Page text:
In Re Sanitary & Improvement District No. 75

Annotate this Case

152 N.W.2d 111 (1967)

182 Neb. 63


No. 36503.

Supreme Court of Nebraska.

July 7, 1967.

*112 Frost, Meyers & Farnham, Omaha, for appellant.

Shrout, Hanley, Nestle & Caporale, Omaha, for appellee.


SPENCER, Justice.

This is an appeal from a summary judgment determining that Wildewood Addition was not validly annexed to the city of Ralston, hereinafter referred to as city, and that the city did not become liable for any indebtedness of Sanitary and Improvement District No. 75 of Douglas County, Nebraska, hereinafter referred to as district 75. City is a city of the second class, located in Douglas County, Nebraska.

During the early part of the year 1961, city was approached by developers of Fairview *113 Heights and Wildewood Addition for voluntary annexation to city. Wildewood Addition was not contiguous to city unless Fairview Heights was also annexed. City's evidence is that the developers were told that city would only be willing to annex the areas if annexation would involve no financial obligation on the part of city. Specifically, the developers were advised that city would not incur expenses for water, sewer, and paving.

The record would indicate that agreements were to be prepared by developers and presented to the city council previous to annexation. The attorney for Fairview Heights corroborated this version, and testified that an agreement was prepared and signed for Fairview Heights.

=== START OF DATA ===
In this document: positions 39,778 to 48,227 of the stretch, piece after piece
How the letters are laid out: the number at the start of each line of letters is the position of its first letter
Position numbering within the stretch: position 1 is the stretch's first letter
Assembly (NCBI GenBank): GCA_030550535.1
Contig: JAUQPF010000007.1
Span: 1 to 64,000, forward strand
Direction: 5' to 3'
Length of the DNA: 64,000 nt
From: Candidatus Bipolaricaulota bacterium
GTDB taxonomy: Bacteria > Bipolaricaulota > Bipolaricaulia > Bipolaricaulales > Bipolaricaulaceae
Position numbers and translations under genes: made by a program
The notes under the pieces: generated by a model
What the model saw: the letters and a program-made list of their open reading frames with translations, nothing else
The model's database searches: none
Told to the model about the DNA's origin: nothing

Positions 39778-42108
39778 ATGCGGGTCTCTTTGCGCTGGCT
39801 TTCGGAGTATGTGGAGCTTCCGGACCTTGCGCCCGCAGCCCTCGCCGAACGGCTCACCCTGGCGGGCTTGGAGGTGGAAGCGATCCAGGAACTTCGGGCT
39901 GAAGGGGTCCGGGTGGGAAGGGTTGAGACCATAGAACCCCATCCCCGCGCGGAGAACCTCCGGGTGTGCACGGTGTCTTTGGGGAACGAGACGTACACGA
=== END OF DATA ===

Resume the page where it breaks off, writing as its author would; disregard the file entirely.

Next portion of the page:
On August 15, 1961, city passed annexation ordinance No. 464, annexing both developments by metes and bounds. The 1961 mayor and all of the councilmen who appeared testified that there was a written agreement signed by the Wildewood developers, but it was not produced and they did not know where it was. No evidence was produced as to its actual contents except the testimony that the annexation was to be at no cost to city, and all paving, water, and sewer were to be at the expense of the developer. This evidence is not rebutted by district 75 except by inference from a copy of a letter produced by the developer dated June 23, 1961, as follows:

"To: City of Ralston, Nebraska

"In re: Wildewood Addition Northeast Corner of 84th and Harrison


"With respect to the above plat, it is our understanding that the City of Ralston, Nebraska will annex this area to the City and will permit connection of the sewers with the City system. The undersigned developer agrees as follows:

"1) The developer has formed Sanitary and Improvement District No. 75, which District has sufficient funds to install sewer and street surfacing. All lots specially benefited will be specially assessed, and the cost of the outfall sewer together with intersections and oversizing of Ralston Avenue beyond 24 feet will become part of the general obligation debt of the District, as is customary in this area.